Heat stroke is a medical emergency that has become more prevalent in recent years due to the increased popularity of """"""""fun runs."""""""" The pathophysiology of this disorder remains obscure, but the preeminent role of the cardiovascular system is certainly recognized. At a recent international workshop on the subject it was recommended that animal models be developed to specifically investigate blood flow distribution to the liver, kidney, skin, and CNS during hyperthermia. This proposal addresses that need directly. Using the chloralose anesthetized rat as an animal model, we have preliminary evidence indicating that a selective loss of splanchnic vascular control may be the fatal mechanism leading to circulatory failure in hyperthermia. We hypothesize that this is indeed the case and that the impairment is mediated in part by the release of endogenous opioids that interact with ongoing autonomic activity. We propose to (a) determine the sequence and nature of the cardiac and peripheral vascular responses to the prodromal period of heat stroke; (b) correlate the changes in blood chemistry with cardiovascular events and histological damage; (c) determine the effects of adrenalectomy and splanchnic sympathectomy on the peripheral vascular response to hyperthermia; (d) monitor splanchnic sympathetic nerve activity to heat stress; (e) determine if an elevated brain temperature potentiates cardiovascular insufficiency; (f) determine the effects of naloxone on survival and circulatory stability; and (g) determine if animals that survive a hyperthermic episode sustain brain lesions, and if so, do these animals manifest impaired thermoregulatory function. Measurements will include renal, superior mesenteric, and caudal blood flows, cardiac output, mean arterial pressure, and hypothalamic, core, and mean skin temperatures. In specific protocols, we will also measure sympathetic nerve activity and blood catecholamines (NE,DA,E), pH, Na+, K+, lactate, and endotoxin. The significance of this research lies in its contribution to understanding basic physiological mechanisms underlying heat stroke and other shock syndromes. It may also provide evidence to support alternative means of treating heat stroke victims.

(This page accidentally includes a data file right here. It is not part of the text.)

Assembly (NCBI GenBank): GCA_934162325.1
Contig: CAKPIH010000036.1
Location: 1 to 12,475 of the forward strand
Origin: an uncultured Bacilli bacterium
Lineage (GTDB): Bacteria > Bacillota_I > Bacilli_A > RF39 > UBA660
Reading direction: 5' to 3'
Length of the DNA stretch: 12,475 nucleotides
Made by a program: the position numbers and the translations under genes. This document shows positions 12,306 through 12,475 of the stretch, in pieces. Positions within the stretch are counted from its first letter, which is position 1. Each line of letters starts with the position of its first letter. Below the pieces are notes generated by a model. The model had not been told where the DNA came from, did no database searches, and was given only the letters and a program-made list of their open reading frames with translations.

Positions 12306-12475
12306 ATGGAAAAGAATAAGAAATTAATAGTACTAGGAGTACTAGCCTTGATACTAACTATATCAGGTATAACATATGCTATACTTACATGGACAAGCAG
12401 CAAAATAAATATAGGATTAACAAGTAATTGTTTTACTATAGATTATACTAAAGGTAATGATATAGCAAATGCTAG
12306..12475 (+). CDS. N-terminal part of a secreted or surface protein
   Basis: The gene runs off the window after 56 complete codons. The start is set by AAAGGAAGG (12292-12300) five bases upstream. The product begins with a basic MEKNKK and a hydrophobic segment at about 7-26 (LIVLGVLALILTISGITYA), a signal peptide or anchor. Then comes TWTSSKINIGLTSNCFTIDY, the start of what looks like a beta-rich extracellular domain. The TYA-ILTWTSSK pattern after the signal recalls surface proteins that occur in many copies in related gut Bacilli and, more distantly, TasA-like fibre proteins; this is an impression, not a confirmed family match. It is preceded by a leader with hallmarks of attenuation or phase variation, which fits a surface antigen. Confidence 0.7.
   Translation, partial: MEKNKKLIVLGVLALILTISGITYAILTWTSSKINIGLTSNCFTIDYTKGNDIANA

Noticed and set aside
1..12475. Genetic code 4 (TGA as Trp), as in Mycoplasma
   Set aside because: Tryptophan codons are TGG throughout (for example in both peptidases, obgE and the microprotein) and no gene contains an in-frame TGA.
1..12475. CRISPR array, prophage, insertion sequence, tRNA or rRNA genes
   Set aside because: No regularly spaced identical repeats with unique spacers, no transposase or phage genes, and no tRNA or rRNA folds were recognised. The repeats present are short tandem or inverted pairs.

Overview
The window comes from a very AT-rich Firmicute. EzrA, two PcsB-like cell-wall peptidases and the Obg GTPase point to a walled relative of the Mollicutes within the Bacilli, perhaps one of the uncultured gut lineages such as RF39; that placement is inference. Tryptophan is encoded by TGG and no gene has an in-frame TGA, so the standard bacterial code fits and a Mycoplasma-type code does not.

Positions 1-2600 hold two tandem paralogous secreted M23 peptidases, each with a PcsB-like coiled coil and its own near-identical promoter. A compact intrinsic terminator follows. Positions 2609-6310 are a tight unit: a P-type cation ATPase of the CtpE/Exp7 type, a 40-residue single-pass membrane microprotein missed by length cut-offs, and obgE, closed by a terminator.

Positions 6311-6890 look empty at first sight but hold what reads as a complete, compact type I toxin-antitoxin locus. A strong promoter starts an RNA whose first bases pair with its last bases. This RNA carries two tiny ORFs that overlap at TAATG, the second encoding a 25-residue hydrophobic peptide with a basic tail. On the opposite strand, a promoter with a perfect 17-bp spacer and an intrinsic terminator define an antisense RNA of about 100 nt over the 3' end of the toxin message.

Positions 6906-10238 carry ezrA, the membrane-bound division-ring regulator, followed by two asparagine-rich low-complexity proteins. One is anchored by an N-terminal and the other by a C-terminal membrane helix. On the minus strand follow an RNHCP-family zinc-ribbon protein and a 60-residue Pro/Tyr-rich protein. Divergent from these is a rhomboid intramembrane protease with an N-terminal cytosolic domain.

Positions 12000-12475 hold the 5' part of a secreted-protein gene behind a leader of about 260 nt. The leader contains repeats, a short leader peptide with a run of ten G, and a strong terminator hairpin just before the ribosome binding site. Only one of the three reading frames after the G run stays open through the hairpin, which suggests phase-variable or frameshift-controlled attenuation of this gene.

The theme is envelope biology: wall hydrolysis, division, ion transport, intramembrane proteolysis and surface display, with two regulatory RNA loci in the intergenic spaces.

National Institute of Health (NIH)
National Heart, Lung, and Blood Institute (NHLBI)
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Respiratory and Applied Physiology Study Section (RAP)
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University of Iowa
Schools of Medicine
Iowa City
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